Oceans of surf talent on displayTuesday, 19 February 2013
A few short years ago, they were wide-eyed youngsters on the beach staring at their heroes. Now a group of local surf lifesaving stars will be acting as role models for the next generation at this week's Oceans 13 New Zealand under-14 championships in Mount Maunganui.
Nearly 800 juniors will hit the warm waters of the Main Beach in the four-day carnival, coming from 40 clubs around the country.
And for the second year in a row, the event will double as the finale of the Sonic Surf Race series, pitting some of New Zealand's best senior talent against each other in three ironman eliminator races on Friday and Saturday.
Local stars like Papamoa's Natalie Peat and Ben Johnston, Omanu's Ben Cochrane and Mount Maunganui's Katie Wilson and Jess Miller all came through the Oceans ranks and now get a chance to battle for Sonic series glory.
"It will be cool to race in front of the kids and show them how far you can get in just a few years with hard training," 16-year-old Cochrane, who is also a Sonic team rider, said. "I remember last year watching Cory Taylor take out the Sonic final at Oceans and he motivated me to try make the final this year. The goal for the weekend is to make it to the top-seven race off and if I finish in the top-four, I'll be stoked."
Cochrane finished fourth in the open ironman at the Eastern Regional round of the series and second in Oakura, the same round where Wilson broke through for her debut open ironwoman victory.
Now 17, Wilson has made huge strides this season under the expert tutelage of Mount coach John Bryant.
"It will be weird at Oceans because I can look at the kids racing and think 'hey, that was me three years ago' and it's hard to believe I've come so far in three years," Wilson admitted. "Hopefully that means I've still got lots of improvement to come as well. I definitely miss racing at Oceans but I'm also really glad I can still be there to support - and maybe inspire - my sister while she is racing this week."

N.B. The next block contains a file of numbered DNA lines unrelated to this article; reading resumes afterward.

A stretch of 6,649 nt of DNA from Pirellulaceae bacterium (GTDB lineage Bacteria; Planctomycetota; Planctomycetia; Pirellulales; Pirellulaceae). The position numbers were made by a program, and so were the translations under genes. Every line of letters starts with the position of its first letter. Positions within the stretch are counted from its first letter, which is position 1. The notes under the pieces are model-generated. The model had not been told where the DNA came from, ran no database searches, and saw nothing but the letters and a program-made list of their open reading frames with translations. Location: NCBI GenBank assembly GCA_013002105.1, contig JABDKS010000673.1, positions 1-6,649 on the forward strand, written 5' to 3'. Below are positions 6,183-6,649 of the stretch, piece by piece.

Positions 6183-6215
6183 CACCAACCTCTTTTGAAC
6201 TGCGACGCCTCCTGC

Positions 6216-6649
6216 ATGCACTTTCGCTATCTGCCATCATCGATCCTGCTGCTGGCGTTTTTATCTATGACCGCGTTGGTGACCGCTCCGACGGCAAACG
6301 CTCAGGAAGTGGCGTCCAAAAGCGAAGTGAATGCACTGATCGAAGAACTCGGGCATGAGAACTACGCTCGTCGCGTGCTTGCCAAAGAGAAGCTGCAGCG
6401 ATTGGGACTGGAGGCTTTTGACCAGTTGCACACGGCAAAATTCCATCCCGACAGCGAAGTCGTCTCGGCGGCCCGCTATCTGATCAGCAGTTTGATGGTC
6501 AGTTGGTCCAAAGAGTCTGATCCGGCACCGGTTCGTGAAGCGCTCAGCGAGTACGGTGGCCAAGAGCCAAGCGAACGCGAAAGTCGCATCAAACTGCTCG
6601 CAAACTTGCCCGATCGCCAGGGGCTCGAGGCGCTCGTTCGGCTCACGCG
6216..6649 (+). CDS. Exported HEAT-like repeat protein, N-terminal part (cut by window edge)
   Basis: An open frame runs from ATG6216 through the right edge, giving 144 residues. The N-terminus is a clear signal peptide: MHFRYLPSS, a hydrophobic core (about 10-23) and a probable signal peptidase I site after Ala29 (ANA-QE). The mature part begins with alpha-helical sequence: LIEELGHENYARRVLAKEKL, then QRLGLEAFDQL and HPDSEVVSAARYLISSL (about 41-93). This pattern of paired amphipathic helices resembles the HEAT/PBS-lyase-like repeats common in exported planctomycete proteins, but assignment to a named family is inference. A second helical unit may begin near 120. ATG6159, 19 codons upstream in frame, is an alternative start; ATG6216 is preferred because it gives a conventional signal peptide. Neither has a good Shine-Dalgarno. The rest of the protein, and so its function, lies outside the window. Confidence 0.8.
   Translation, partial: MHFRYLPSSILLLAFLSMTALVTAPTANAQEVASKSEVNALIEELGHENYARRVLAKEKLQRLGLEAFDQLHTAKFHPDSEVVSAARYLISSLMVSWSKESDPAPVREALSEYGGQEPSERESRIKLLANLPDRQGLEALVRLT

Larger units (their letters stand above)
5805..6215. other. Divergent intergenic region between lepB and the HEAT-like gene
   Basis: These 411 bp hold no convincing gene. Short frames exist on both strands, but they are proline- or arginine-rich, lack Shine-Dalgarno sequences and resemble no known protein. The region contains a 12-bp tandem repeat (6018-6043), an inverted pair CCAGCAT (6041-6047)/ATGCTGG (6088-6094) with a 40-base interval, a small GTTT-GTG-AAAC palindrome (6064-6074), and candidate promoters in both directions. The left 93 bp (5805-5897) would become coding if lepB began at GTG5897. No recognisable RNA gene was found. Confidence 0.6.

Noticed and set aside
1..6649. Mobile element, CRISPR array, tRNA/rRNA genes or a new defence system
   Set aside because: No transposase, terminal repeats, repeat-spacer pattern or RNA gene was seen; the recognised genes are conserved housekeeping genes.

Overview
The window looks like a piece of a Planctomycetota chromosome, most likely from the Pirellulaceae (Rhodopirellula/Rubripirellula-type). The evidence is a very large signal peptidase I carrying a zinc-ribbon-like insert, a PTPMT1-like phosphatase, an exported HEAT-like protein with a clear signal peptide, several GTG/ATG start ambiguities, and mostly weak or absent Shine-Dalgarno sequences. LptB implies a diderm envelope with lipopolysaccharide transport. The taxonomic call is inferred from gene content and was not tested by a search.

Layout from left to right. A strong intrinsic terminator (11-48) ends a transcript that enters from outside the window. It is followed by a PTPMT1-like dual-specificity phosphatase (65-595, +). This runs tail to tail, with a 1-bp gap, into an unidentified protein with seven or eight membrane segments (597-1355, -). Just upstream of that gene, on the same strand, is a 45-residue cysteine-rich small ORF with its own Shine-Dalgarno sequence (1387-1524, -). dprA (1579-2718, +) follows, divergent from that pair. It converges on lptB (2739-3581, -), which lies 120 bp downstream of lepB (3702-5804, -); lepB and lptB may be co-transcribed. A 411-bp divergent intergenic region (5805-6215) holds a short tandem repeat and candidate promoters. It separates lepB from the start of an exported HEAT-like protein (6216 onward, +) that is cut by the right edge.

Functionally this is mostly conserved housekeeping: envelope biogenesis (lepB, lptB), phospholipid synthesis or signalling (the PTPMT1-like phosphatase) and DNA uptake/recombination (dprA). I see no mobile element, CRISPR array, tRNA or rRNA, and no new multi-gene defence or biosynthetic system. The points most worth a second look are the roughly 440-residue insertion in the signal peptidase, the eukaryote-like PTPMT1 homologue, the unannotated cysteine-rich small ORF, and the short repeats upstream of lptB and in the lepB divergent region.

Wilson only won a solitary Oceans title, the 2009 board race crown, which is in stark contrast to Peat, who dominated the ranks from 2005-2009, winning the surf race in every agegroup and picking up several Diamond Lady titles. She's seamlessly transferred that pedigree into the senior ranks and, as an 18-year-old, has been one of the most consistent open woman athletes in New Zealand all season.
"I loved racing at Oceans as a nipper and I'm looking forward to heading back to race in the sonic series final," Peat said. "The athletes racing at Oceans are the future of our sport so it's awesome for them to be able to watch our racing and pick up some tips for when they progress through to ironmen and ironwomen. The reality is that most of the females racing in the Sonic series were racing at Oceans three or four years ago so it's pretty exciting for the young athletes to be able to see how close these opportunities are for them."
And it's not just the Sonic series stars who are giving back to the event - many of the volunteers this week are past Oceans competitors.
Auckland's Red Beach go in as the defending champions and have assembled a 62-strong squad to defend their title this week. Hosts Mount Maunganui have the next biggest contingent, with 53, followed by Omanu's 50.
Follow the live results from Thursday at events.surflifesaving.org.nz.
Mount Maunganui surf lifesaver Katie Wilson will compete in this week's Sonic Race Series finals in Mount Maunganui, while (inset) Wilson at the 2009 Oceans under-14 championships. Photo by Jamie Troughton/Dscribe Journalism
Papamoa surf lifesaver Natalie Peat will compete in this week's Sonic Race Series finals in Mount Maunganui, while (inset) Peat at the 2009 Oceans under-14 championships. Photo by Jamie Troughton/Dscribe Journalism
Omanu surf lifesaver Ben Cochrane wil compete in this week's Sonic Race Series finals in Mount Maunganui, while (inset) Cochrane and sister Ashley at the 2009 Oceans under-14 championships. Photo by Jamie Troughton/Dscribe Journalism